Album Review: Svalbard - When I Die, Will I Get Better?
Reviewed by Robbie Maguire
People choose to play music for a whole host of reasons. Some it’s for the adulation. Others for therapy, fun or simply as a job. There are others, maybe a minority who feel the need through their music to raise awareness of issues that must be addressed in society. A voice for the muted and the suppressed. Bristol four-piece Svalbard are certainly a band who thankfully play their music so they can articulate their very strong and purposeful message.
‘Open Wound' welcomes the listener with soaring euphoric intro and its anthemic strains make way for the barrage of tight riffing and furious drums that Svalbard seem to not only excel in but have a unique feel for. This emotionally charged rollercoaster of a journey begins on a high and like the very best coaster ride you are treated to an immersive, challenging but ultimately rewarding experience. On ‘When I Die, Will I get Better' Svalbard display the contrast of the downright heavy and the lighter, glistening beautiful melodies that play such an integral part to their overall sound. Always able to create atmosphere within their songs the genuinely thought provoking ‘Listen to Someone’, with its subject of mental illness is tackled. The listener is urged to listen without judgement. A fairly simple and fair instruction, however one which so many people just don't seem to be able to commute with. The delivery and passion emanating from all four members simply pushes the articulation of the subject matter home. There is the influence of shoegaze and the deeper introspective moments sit proudly behind the punishing rhythms. This is an aspect of the sound which adds a real variety to the blackened hardcore that Svalbard effortlessly make thier own.
The other thing with Svalbard is that the very real lyrical themes make the songs denser, deeper and with that the whole sound is completed. Many bands can make a ‘heavy' song but can they heighten the intensity with lyrics and delivery of those lyrics to bring about the depth and rounded sound that Svalbard excel in? Simply put no they can't. Very few bands at the moment have the sonic tenacity and magnitude in their music as Svalbard do with their blissfully brutal music. ‘When I Die, Will I Get Better? not only makes you think and shock and therefore have real relevance but it also inspires and informs. Any piece of art that makes us question and delve deep is a good thing.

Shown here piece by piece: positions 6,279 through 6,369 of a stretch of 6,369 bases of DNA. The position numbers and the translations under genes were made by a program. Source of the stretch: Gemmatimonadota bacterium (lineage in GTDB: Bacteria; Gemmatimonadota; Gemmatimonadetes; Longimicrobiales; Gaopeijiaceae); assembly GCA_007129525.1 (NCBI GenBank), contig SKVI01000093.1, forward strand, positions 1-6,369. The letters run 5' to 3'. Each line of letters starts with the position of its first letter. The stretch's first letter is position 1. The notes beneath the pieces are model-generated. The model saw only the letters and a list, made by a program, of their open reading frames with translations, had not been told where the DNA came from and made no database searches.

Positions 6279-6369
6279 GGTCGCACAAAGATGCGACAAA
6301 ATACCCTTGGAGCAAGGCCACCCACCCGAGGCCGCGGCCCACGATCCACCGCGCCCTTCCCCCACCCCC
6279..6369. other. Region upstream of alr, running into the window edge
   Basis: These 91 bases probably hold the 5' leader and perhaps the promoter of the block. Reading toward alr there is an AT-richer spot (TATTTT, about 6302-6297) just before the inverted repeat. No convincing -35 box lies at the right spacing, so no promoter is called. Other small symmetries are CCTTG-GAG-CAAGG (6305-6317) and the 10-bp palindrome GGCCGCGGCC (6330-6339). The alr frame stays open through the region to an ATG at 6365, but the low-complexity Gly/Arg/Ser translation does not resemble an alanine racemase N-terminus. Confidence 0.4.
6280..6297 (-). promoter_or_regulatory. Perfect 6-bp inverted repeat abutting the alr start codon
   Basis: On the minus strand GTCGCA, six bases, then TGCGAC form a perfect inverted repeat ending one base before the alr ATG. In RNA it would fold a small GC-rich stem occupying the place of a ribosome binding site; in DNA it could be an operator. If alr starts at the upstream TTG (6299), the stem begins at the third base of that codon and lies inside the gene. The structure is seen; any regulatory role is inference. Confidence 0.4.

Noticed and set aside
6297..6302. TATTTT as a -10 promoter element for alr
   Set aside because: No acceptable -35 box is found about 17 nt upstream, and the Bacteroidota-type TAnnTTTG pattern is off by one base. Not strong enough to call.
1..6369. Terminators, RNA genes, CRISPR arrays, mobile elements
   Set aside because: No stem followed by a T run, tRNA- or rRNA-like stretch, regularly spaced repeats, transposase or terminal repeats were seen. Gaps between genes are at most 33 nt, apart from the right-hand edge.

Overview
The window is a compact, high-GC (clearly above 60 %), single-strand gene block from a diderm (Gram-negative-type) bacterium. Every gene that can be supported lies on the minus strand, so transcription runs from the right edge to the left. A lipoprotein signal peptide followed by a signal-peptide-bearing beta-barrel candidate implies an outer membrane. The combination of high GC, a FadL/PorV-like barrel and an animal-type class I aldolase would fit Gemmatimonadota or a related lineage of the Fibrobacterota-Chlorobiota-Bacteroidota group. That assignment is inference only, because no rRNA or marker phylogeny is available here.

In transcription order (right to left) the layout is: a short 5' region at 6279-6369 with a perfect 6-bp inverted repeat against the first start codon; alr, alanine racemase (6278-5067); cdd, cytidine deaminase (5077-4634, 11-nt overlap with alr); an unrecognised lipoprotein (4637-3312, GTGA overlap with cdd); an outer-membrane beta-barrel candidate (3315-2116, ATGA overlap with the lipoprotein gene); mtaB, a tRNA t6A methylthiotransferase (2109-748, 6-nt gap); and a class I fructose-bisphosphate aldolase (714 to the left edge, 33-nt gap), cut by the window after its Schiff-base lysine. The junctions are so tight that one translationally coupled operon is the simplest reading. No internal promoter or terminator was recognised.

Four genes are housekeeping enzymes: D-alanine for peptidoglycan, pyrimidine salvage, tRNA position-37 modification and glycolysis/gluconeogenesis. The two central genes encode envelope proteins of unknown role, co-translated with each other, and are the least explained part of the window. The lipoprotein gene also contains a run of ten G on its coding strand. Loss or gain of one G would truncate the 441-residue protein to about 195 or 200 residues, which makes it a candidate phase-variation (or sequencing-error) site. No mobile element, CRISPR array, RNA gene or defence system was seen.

Anyone lucky enough to have seen Svalbard live will attest to their sonic brilliance, tightness and energy. Producer Lewis Johns must be applauded for capturing the true visceral and powerful elements of the Svalbard sound. Masterfully this integral part of their make up sits alongside the softer, more serene moments that allow that introspective reflection and it all feels wonderfully connected. The sound is crisp allowing the huge riffs to cut through and whilst the bass is understated it dutifully binds the songs together. Naturally the drums characteristically drive the album on without being too prominent.
The punky energetic ‘Silent Restraint’ reveals a catchy blast of attitude and an infectious chorus that wont leave your head for a while. No bad thing. They have the ability to make an indelible mark in your ears, your heart and ultimately your conscience. ‘The Currency of Beauty' launches huge slabs of angular chords and shimmering swathes of lightning tremelo to continue to punish the senses further. The sheer gravitas of the heavy moments are made all the more clear by the serene, softer and more ethereal moments. Guitarist and Vocalist Serena Cherry further demonstrating her scowling and commanding harsh delivery of the lyrics and then the wonderful softer clean singing. All that’s left then is for the final track 'Pearlescent' to literally crush you with its subtle beauty. After such an emotional journey where you’ve been pulled and moved right to the very core, the crescendo is a joyously welcome release. The blissfully warm vocal delivery as the song bears the end is a stunning but all to fleeting communion of entrancing singing. Deep rich backing vocals from guitarist Liam whilst subtle add enough texture and tone to make for a duet of softly warming and captivating quality. If ever there was a way to close out such a gritty, at times ferocious and multi layered album then this is it.
The music carries a sonic punch and grandness but the emotional pull that Svalbard have by addressing such issues as misogyny, depression and sexism is heightened and makes for a viscerally invigorating listening experience. Something that is such a big make up of why their unique music has such an addictive grasp
Not only will this please old fans but Svalbard will reach a new generation of people. Through their music Svalbard choose to highlight some of the many injustices that people suffer and the very isolating and debilitating effects these acts and behaviour can have upon people. ,’When I Die, Will I Get Better?' will rightfully see Svalbard’s reputation rise but as important as that it will draw peoples attention to the very relevant issues that this empowering and compelling album focuses so directly on.